It was 1937. Leon Despres, Chicago alderman and activist, was visiting Mexico, sitting on a couch chatting in French with Diego Rivera while the artist painted a portrait of Despres’s wife, Marian. “I sat there in the morning while he painted her. Then we had lunch. He needed two hours more to finish the portrait, and I didn’t want to sit there any longer.” Diego Rivera’s wife, Frida Kahlo, happened to be hanging around the residence that day with nothing much to do, so Despres took her to the theater to see the film La Kermesse Héroïque, a French romantic comedy.
I began the Odyssey Project internship knowing its reputation for being a choose-your-own adventure process and an exercise in multitasking. I left the summer feeling like the internship had transformed in ways I never had imagined.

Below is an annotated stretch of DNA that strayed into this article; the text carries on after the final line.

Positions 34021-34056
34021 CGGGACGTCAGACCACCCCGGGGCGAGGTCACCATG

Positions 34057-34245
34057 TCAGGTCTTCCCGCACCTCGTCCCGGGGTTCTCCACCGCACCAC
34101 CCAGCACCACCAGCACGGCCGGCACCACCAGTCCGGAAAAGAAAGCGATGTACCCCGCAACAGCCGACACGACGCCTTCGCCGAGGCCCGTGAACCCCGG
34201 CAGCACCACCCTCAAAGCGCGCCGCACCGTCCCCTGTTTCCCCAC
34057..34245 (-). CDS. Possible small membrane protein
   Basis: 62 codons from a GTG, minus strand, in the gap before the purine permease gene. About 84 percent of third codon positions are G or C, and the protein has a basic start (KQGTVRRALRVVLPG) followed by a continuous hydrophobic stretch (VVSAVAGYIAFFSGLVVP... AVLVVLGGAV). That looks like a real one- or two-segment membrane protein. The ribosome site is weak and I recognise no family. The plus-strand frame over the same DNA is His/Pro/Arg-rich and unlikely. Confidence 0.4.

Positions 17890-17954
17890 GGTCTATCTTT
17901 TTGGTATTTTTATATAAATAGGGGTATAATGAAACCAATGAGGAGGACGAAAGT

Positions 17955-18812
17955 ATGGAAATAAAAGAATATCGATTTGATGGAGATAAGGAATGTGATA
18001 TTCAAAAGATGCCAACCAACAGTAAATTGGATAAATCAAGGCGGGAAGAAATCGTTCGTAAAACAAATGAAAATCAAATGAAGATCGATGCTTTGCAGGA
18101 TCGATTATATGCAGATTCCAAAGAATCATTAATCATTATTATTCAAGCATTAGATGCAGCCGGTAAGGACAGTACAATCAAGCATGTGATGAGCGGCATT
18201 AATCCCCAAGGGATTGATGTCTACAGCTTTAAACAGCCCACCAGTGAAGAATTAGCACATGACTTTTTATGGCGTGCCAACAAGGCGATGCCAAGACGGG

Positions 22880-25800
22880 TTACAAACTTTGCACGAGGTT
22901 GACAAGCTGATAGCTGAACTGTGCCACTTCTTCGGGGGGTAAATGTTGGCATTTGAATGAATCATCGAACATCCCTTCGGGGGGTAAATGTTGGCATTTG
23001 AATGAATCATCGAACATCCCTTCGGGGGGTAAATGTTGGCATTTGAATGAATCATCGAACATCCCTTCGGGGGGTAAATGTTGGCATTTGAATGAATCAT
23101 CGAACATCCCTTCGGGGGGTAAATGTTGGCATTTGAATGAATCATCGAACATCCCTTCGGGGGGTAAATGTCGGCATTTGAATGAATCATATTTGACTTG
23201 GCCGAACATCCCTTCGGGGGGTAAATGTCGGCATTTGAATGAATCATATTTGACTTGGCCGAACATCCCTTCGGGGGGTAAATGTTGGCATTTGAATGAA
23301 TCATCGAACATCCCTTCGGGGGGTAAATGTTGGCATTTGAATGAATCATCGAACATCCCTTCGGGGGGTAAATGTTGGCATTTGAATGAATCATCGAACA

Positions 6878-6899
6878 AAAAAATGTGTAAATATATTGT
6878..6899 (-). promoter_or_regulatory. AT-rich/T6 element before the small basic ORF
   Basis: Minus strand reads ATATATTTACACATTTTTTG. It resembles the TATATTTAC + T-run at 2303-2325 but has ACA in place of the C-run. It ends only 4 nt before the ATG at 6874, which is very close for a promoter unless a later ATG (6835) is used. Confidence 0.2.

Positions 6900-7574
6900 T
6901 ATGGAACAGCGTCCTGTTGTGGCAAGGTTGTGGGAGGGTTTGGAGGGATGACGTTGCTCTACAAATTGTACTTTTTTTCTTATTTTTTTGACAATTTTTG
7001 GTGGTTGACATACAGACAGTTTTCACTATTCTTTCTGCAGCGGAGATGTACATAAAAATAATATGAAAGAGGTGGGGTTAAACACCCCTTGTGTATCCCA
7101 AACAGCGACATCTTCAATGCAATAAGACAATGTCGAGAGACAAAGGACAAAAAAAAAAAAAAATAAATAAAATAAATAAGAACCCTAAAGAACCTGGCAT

Unlike the interns before me, I didn’t teach a class as part of my summer internship, but I was, instead, more involved with the inner workings of the Odyssey Project concerning preparations for a new group of students and getting ready for another year of the program. While some of the work involved typical “intern” tasks like printing posters, folding, cutting, stapling, answering phone calls, and mailing applications, I have to admit that I was pleasantly surprised by the freedom I was given to create my own workload and choose an internship trajectory that fit my interests.
Before my internship with Browne and Miller Literary Associates, I had glimpsed the world of publishing from a few different angles. However, from my first day setting foot in the historic Fine Arts building in downtown Chicago, I discovered that my work as writer, editor, and reviewer barely gleaned the surface of this vast and rapidly changing industry.